“Auto-Pilot Expertise” vs. Bedside Manner
Gather ’round, kiddies: Grandpa is going to regale you with stories of a recent medical procedure.
Editor’s note: please don’t.
A few weeks back I had a couple of spots removed (hey 1985 Danny: just put on the stupid sunscreen). The surgeon who did the removal and the minor reconstruction surgery is a world-class doctor. He has performed this type of procedure somewhere north of 60,000 times. On the day I was in his office, he made the rounds between me and what I would estimate was 18 other patients, all before lunch. Cut a little…rotate. Stitch a little…rotate. Scan a little…rotate.
And by golly, he was absolutely on top of his game. The efficiency and expertise with which he walked into the room, did his thing, and moved on to the next patient was like nothing I’ve ever seen. I never wondered for a moment if the guy knew exactly what he was doing. I just laid back and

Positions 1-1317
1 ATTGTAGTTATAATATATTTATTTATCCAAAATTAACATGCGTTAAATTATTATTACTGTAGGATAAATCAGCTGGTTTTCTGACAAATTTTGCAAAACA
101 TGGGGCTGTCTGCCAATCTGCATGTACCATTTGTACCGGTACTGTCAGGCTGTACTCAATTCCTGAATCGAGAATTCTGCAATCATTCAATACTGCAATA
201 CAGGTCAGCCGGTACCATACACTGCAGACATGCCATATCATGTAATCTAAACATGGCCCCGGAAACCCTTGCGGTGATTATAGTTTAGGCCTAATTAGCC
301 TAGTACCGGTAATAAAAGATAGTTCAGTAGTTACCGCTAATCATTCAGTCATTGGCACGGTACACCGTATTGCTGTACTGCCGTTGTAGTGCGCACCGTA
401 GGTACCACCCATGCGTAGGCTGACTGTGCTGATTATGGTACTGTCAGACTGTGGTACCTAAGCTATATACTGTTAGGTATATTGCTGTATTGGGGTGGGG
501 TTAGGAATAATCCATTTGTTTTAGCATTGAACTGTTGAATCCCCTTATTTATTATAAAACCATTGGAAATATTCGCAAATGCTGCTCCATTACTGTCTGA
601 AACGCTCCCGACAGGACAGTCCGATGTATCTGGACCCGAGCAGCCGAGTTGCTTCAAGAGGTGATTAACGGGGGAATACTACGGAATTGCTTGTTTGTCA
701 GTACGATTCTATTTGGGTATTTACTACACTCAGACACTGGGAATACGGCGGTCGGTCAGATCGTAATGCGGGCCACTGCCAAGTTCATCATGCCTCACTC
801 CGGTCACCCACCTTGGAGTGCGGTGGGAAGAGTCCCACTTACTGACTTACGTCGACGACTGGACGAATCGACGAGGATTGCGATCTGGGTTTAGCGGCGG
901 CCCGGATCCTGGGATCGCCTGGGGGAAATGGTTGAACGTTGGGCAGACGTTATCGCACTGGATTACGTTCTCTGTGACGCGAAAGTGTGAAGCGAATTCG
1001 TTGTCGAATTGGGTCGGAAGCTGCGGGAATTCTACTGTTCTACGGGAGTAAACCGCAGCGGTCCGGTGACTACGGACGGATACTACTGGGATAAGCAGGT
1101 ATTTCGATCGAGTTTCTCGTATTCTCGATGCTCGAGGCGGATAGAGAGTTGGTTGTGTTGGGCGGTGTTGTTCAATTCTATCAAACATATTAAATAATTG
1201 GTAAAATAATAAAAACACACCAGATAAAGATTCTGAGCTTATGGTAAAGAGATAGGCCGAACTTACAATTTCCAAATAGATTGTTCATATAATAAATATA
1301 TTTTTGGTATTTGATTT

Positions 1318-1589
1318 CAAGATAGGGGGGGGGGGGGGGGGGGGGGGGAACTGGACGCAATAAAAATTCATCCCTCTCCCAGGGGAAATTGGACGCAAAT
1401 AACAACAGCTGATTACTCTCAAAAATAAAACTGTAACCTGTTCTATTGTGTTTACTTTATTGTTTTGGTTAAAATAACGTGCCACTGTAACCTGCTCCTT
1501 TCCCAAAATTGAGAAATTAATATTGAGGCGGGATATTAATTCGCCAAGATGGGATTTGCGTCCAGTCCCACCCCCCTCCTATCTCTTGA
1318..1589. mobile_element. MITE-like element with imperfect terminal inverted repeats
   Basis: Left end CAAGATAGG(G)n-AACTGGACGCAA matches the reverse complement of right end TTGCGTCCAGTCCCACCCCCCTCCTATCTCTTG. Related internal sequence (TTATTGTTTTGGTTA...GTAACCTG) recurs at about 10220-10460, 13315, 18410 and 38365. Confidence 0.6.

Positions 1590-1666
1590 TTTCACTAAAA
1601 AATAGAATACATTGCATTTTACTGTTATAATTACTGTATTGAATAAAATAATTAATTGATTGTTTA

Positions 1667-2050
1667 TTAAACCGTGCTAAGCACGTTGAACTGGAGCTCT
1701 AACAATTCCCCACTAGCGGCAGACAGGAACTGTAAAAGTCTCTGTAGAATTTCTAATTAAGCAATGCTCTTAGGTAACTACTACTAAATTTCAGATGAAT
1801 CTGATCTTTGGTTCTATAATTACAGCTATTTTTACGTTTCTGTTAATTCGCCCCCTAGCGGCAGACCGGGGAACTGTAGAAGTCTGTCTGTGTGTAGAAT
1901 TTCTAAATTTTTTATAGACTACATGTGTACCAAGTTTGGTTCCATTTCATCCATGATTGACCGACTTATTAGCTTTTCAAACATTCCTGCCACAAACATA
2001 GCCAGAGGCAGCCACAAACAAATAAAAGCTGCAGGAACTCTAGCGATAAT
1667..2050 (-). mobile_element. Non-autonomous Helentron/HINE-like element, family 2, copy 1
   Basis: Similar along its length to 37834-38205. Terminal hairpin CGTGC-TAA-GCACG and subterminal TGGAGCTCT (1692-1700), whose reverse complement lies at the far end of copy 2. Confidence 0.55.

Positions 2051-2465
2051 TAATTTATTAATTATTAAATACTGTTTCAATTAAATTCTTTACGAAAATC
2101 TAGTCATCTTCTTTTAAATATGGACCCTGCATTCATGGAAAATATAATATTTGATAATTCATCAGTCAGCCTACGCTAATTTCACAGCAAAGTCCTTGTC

screamed like a three year old let him do his thing.
But there was some bedside manner that left a little to be desired. Small talk was nearly non-existent. What small talk did come felt a little formulaic (I have a sneaking suspicion he forgot all about my Christmas plans right after I told him). I found out we grew up in the same state and tried to make a connection there…nothing.
Now let me ask you a question, dear reader: would I rather have a doctor who pulls up a stool and chats about the latest Disney+ series for an hour, or would I rather have a doctor who knows his job, is great at his job, and does his job with (pun intended) surgical precision?
I think you know the answer to that.
But it was a good reminder for those of us who are “professionals” in ministry (apologies to John Piper). So often we know our processes like the backs of our hands, but we forget that the processes are there for people. Frequently we have our end game in mind, but we overlook those that we’re shepherding along the way. Yes, we may be great at the technical aspects of our jobs, but we may leave behind a nervous, scared, broken, or cynical “patient” as we do our thing.
Thank God for skilled surgeons and skilled shepherds. But let’s be patient with our patients and soothing with our sheep. Let’s not sacrifice a good bedside manner for our auto-pilot expertise.